1709 Blog: for all the copyright community

Tuesday, 2 August 2011

Waiting for the Cable News

There have been numerous press articles recently on what the Government will and won't be picking up from Professor Ian Hargreaves' review of intellectual property law (nice to know it's still of interest!) but the main two topics that seem to be the most likely subjects for reform are formalising a right of parody and providing for a private copying right.

The 'parody' exception will be something (I presume) akin to an extended fair dealing or fair use right, and it seems the most likely reform. Almost all of the articles I have read mention the (in)famous 'Newport State of Mind' spoof of 'Empire State of Mind' by Jay-Z and Alicia Keys - performed by unsigned rapper Alex Warren and singer Terema Wainwright and pulled from YouTube after a takedown notice from EMI Music Publishing - to much knashing of teeth in the cyber community. Most comment is that the 'YouTube' amendment will be accepted by Government as a reform.

The introduction of a private copy right in the UK would be more complex - and whilst giving citizens the right to make private copies of CDs or otherwise format shift does seem to make sense in the digital age, content owners including the major and big indie record labels and film companies are likely to push for compensation - and possibly (the very un-British) introduction of some kind of levy on digital music players and other hardware, similar to the levy systems that exist in many European countries where the private copy right has been part of the copyright landscape.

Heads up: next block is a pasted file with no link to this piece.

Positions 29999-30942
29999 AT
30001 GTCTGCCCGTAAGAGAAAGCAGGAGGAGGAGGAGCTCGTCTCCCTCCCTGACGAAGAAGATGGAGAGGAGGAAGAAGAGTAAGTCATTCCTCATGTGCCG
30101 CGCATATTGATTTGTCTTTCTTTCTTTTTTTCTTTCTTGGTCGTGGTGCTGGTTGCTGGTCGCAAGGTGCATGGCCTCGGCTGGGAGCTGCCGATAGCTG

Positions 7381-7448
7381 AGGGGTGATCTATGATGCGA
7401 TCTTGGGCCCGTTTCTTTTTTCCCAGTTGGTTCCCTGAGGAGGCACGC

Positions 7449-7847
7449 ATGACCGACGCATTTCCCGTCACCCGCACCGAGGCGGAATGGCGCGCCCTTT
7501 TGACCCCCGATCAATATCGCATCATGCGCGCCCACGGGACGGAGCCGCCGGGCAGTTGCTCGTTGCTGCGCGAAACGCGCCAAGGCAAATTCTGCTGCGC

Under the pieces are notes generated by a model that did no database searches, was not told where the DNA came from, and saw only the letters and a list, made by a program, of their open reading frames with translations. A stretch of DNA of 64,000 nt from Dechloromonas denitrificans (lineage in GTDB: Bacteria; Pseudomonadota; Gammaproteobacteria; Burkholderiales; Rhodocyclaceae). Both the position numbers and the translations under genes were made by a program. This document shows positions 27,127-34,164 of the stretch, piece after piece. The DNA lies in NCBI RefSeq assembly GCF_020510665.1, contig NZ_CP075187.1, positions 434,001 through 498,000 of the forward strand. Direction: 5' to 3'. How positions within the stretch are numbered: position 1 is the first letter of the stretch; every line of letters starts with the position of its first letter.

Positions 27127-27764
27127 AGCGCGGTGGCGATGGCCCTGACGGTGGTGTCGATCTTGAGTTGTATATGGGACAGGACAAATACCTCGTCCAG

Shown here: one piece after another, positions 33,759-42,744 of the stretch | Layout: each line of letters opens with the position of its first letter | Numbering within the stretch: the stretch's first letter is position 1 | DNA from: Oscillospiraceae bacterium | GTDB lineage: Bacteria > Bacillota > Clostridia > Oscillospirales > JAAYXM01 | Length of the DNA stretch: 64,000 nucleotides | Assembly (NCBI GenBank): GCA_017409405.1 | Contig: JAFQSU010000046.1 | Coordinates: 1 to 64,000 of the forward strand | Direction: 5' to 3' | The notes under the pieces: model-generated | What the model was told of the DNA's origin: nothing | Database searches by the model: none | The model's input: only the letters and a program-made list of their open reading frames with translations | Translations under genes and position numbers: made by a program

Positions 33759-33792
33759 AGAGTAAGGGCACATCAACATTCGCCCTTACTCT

I would have thought that new provisions for non-commercial research and library archiving stand a fairly good chance too, but the European dimension is going to make the task a challenging one with some of Professor Hargreaves's other recommendations.

UK Business Secretary Vince Cable is due to make the announcement tomorrow. Watch this space

Photo by Nick Cordes (c) 2008 Glastonbury Festivals Ltd

1 comment:

David said...

The Copyright Act gives artists a right to object to 'derogatory treatment' of their work. 'Parody' is often likely to fall under this description. So will the right be curtailed?